The teaching profession requires us to be dedicated to our students and school community, but for those of us educators who are also parents, the job doesn’t always offer us the flexibility to play an active role in our own children’s learning. The system isn’t designed in a way that allows us to be both.
To be fully present for my students, I need to make tough decisions sometimes. Sometimes I can’t be with my son when I’d like to be. Sometimes I’m late. With so many educators straddling teaching and parenting, why don’t our approaches to family engagement and involvement consider the difficulties of navigating multiple roles while trying to be present and engaged parents?
We need to do more than just know that not all systems are created to support diverse family structures equitably. We need to shift our mindsets as we design systems that do better. It is common for a teacher to express frustration about a family missing a conference or a parent who never seems to pick up the phone. I have felt that frustration and at times made judgemental comments based on assumptions that those parents just don’t care. However, it’s important that we check our assumptions. For my son’s first grade teacher, I was the late parent who may have appeared to be disinvested.
As our team is working to redesign our approach and change our practices, we’ve been thinking a lot about what we can do to bridge the divide between families and schools. If we want to better serve families with similar struggles to the ones educator parents face, we must acknowledge that one size does not fit all. And to deeply understand the diverse needs of our families, we need them to be a part of the process so we can build strong, sustainable systems for meaningful and impactful family engagement and involvement.
So where do we start? Outside of becoming clear on the distinction between involvement and engagement, we need to create a vision for what we want each one to look like at our school and what our ideal outcome would be if the system functioned successfully.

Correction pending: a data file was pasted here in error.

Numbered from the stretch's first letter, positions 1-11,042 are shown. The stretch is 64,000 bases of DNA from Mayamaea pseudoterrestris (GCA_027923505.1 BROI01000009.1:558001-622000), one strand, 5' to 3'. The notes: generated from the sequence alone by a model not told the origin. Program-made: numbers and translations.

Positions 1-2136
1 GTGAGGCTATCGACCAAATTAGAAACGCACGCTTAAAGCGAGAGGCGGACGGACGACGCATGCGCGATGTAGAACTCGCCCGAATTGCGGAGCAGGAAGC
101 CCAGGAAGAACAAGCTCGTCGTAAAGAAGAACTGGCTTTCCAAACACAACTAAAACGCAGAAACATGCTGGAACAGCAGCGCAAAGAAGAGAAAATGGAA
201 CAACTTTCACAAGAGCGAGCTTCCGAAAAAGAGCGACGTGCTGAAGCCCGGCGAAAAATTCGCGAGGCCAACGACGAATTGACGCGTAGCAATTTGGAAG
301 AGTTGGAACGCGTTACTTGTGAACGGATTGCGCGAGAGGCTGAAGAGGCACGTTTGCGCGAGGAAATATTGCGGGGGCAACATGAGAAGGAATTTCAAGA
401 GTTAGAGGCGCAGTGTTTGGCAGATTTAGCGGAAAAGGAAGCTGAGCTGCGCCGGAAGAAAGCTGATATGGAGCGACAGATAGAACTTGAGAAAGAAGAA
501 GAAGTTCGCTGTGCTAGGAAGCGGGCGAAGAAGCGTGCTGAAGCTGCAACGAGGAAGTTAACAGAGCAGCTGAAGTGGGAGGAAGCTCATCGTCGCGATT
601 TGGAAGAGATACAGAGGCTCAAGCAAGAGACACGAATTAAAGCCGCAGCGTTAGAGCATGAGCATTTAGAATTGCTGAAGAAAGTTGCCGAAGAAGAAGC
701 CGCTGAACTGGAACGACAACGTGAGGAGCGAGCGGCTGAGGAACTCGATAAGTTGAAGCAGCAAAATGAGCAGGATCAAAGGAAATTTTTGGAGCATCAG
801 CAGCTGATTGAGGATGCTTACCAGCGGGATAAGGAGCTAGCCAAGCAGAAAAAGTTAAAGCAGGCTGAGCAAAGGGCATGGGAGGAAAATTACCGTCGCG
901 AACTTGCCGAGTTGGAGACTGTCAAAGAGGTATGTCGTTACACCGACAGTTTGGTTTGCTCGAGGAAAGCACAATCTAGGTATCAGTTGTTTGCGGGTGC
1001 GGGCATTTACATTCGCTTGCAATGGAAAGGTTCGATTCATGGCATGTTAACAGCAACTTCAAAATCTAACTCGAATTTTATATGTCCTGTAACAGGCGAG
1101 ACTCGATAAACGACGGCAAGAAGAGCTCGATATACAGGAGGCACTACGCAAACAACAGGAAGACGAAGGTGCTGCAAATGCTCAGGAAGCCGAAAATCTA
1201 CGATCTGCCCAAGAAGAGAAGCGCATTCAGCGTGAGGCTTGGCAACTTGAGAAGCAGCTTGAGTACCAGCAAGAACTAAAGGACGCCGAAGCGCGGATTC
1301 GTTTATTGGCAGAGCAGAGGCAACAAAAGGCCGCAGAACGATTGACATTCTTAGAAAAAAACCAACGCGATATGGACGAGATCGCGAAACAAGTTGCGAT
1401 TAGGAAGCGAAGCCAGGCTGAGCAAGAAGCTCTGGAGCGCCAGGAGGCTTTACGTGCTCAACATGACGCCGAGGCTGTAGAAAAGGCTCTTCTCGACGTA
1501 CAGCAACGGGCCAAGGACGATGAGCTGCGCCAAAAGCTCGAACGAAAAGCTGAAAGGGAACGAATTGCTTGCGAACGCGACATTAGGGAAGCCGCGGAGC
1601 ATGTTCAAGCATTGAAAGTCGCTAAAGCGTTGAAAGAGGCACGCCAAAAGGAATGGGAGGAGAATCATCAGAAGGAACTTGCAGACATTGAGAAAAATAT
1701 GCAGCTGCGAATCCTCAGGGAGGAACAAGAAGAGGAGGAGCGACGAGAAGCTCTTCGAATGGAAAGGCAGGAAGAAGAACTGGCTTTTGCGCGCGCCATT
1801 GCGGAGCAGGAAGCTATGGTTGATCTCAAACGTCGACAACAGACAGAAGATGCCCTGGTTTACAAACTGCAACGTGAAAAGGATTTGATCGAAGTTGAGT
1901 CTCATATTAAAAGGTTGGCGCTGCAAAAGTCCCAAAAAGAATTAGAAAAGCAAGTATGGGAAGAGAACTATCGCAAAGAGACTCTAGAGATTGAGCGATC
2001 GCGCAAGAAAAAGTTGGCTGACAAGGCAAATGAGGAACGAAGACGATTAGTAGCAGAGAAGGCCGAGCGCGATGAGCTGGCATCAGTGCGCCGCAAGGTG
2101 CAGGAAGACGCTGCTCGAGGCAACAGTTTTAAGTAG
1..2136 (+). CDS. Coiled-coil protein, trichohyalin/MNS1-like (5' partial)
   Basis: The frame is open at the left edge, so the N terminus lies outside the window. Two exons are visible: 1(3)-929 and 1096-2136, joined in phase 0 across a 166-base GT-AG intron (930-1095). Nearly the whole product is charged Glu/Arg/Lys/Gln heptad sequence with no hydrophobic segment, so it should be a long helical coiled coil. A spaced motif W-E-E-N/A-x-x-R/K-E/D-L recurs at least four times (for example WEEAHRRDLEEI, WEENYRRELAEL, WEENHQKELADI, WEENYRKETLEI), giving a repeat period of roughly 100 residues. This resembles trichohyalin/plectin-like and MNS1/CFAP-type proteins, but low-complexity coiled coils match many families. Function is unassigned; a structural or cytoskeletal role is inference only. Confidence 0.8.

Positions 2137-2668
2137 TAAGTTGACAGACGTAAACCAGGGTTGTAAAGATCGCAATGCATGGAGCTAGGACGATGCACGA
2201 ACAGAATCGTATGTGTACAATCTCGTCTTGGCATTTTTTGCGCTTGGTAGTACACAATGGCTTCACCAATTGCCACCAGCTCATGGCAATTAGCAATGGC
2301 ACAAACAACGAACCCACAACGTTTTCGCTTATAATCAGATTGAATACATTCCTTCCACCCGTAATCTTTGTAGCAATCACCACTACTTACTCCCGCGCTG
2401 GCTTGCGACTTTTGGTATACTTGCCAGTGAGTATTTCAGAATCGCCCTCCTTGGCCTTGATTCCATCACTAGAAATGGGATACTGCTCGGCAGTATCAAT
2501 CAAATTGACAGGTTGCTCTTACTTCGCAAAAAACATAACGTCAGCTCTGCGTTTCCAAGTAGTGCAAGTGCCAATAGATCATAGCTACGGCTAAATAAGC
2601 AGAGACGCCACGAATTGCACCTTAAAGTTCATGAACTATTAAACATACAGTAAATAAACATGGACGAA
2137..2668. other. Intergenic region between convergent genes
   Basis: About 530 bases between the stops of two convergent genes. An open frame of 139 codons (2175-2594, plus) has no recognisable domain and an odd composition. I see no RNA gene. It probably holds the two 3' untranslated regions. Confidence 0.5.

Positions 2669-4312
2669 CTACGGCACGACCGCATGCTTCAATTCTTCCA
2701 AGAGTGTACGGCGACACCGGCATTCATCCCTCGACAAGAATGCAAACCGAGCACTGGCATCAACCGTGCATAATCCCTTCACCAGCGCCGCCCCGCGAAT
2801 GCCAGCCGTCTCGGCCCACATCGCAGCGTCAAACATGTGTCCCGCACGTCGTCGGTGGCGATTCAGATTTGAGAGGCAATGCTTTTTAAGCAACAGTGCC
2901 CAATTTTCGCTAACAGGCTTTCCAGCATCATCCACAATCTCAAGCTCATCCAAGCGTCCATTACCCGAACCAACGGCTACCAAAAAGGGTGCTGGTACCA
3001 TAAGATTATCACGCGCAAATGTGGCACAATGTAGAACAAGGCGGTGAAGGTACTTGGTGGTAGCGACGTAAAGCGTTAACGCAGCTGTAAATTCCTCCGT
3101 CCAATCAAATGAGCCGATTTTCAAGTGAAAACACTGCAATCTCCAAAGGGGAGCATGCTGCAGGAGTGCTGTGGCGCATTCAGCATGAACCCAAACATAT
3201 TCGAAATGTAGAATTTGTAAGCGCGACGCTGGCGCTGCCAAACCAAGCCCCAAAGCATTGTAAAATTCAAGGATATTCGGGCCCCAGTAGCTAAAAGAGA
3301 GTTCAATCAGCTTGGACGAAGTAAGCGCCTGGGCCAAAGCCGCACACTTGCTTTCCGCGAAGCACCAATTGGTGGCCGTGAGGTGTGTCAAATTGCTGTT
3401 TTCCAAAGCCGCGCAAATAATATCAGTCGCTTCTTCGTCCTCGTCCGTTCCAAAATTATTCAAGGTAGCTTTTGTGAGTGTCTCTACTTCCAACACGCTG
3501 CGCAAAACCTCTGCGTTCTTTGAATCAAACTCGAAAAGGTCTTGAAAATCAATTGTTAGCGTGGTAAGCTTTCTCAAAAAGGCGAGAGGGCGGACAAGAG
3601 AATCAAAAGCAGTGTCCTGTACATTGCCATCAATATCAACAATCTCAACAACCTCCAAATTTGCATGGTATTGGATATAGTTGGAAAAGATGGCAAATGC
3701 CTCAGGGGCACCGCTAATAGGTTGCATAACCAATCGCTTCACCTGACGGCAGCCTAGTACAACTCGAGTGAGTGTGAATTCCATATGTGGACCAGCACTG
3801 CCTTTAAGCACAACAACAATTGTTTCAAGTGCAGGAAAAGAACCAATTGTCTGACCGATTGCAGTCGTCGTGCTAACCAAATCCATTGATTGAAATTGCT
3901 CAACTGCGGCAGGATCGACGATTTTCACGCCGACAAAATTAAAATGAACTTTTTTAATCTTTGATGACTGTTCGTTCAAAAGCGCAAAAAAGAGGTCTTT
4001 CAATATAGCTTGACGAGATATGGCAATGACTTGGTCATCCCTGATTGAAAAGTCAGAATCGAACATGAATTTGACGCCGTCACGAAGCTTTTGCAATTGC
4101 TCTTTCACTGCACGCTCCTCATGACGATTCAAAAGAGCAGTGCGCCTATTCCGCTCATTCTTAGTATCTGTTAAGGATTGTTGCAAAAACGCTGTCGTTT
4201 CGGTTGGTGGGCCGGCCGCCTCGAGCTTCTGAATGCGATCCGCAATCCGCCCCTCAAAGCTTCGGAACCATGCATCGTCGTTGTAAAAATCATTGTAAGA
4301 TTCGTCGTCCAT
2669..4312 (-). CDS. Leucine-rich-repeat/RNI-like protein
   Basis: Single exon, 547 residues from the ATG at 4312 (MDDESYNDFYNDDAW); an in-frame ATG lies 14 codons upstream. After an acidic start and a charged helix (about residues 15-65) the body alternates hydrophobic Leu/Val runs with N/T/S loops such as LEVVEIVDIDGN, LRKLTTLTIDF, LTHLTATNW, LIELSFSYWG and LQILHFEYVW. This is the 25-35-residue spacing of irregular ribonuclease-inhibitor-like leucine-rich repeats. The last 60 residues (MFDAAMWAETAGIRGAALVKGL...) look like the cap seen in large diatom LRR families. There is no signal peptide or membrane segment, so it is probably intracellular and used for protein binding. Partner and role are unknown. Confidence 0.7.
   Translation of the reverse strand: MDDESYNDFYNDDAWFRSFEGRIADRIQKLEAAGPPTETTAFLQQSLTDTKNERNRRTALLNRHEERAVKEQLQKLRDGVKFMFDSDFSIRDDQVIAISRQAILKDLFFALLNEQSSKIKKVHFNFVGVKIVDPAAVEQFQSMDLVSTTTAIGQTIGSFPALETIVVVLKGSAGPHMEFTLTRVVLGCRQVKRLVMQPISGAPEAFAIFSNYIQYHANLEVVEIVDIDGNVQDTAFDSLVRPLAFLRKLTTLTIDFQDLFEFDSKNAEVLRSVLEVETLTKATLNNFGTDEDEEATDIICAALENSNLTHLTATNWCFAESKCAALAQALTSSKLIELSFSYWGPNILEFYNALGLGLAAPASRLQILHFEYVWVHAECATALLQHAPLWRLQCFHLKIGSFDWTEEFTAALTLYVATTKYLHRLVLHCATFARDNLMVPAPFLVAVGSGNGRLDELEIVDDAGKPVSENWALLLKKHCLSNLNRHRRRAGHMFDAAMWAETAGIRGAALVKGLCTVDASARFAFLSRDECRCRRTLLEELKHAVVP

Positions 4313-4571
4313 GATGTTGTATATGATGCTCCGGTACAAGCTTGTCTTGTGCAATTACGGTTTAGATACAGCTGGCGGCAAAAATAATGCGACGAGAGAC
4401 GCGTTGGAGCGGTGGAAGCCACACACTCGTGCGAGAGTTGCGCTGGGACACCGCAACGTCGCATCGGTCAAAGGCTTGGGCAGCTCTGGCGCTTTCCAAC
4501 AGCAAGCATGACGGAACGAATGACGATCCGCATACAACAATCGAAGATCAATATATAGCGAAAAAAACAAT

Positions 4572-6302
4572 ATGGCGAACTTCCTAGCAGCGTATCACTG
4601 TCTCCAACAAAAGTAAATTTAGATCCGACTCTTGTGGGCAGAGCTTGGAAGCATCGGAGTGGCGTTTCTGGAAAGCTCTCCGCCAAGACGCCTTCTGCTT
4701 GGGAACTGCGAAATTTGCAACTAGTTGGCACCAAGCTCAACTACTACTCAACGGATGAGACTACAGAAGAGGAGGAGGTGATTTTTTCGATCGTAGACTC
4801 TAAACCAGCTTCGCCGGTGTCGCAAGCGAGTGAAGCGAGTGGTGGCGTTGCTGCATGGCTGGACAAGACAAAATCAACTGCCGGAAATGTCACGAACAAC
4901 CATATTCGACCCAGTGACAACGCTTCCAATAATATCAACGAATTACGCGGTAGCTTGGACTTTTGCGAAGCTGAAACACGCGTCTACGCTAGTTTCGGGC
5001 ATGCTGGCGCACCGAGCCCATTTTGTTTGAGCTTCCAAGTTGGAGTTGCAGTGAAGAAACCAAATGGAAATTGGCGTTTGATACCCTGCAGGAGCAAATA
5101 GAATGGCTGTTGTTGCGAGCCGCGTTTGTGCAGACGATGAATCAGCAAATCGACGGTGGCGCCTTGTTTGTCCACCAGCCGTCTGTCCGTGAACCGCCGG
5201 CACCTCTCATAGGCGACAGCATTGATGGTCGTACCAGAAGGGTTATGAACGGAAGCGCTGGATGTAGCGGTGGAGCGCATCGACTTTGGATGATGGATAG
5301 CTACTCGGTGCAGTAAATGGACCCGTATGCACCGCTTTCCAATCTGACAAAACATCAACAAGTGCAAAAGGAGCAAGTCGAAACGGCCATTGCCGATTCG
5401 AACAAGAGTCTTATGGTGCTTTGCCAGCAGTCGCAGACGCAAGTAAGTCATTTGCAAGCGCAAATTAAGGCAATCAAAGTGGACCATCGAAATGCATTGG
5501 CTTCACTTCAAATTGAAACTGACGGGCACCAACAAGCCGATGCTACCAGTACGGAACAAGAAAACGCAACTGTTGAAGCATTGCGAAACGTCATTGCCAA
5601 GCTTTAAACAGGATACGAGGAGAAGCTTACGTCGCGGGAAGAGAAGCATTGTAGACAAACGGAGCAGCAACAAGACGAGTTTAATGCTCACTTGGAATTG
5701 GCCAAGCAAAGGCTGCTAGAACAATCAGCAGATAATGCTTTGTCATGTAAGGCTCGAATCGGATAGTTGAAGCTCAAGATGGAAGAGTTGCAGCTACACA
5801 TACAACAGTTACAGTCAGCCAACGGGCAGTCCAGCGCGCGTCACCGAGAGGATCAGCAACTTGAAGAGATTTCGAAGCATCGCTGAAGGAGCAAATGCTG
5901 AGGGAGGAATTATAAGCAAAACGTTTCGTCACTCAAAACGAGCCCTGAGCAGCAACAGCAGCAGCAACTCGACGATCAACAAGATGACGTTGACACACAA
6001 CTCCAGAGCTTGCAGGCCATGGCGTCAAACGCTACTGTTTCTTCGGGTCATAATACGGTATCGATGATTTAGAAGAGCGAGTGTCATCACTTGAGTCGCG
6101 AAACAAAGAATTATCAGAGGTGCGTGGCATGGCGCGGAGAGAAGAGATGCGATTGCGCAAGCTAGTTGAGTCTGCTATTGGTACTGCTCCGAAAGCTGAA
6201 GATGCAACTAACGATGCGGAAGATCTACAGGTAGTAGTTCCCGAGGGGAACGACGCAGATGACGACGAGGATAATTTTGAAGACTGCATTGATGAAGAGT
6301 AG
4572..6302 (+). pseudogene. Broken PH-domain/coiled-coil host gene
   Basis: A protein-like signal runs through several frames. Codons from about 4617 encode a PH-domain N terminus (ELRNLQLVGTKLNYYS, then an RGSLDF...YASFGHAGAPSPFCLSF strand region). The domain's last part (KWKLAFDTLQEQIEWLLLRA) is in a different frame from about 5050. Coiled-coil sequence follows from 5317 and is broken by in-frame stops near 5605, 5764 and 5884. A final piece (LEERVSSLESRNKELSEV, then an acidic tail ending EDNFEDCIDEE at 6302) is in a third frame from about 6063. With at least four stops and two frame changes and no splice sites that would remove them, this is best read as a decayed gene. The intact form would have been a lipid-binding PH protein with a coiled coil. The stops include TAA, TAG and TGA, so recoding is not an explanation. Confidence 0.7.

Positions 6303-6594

Our school holds high expectations for our families. However, our definitions of partnerships are stringently defined and unforgiving. We currently provide limited engagement opportunities and inflexible involvement options. As our team reflects on changing the way we approach building these partnerships, I keep coming back to my son’s orientation and my co-worker’s experience at his son’s event. We must find ways to provide all families—including working families and families with educator parents—with a fair opportunity to partner with us and support their students no matter what other daily responsibilities they may have. We must find ways to help families have both worlds coexist successfully.
As I continue to reflect on these issues, I see a pathway to creating better systems, but only if we design them with these considerations in mind.
Keep Accessibility Top of Mind
As an educator parent, the accessibility of information and materials in diverse formats can be game changing. For example, if a meeting or training is pre-recorded or uploaded to a website or social media platform, this allows me flexibility around how and when I access the information I need to support my child.
Present Engaging Resources
Our days are long and our minds are preoccupied with never-ending lists of things we must accomplish. Some of us have multiple children across different grade levels or even schools. Communication that is succinct and engaging allows for easier absorption of all the information we need.
Share High-Impact Strategies and Materials
Although I am an educator, I look to my children’s teachers as the experts on their learning. I love hearing from their teachers because it helps me understand how best to support them. Families do not always have the knowledge needed to meaningfully support their child’s learning. Materials from educator-led workshops or links to resources can be so helpful, especially when my child needs help with a math problem that could very well be writing code to power a Tesla.
Give Parents the Benefit of the Doubt
If I’m not there, it’s because I cannot be there. If I don’t review their homework every night, it’s because I’m reaching out to the parents of the students I serve, reviewing lesson plans, grading papers, compiling observation notes or cooking for my family. I won’t get it right every time, but I hope that my child’s teachers will assume the best of me. Sometimes a parent isn’t unwilling. Sometimes a parent is unable.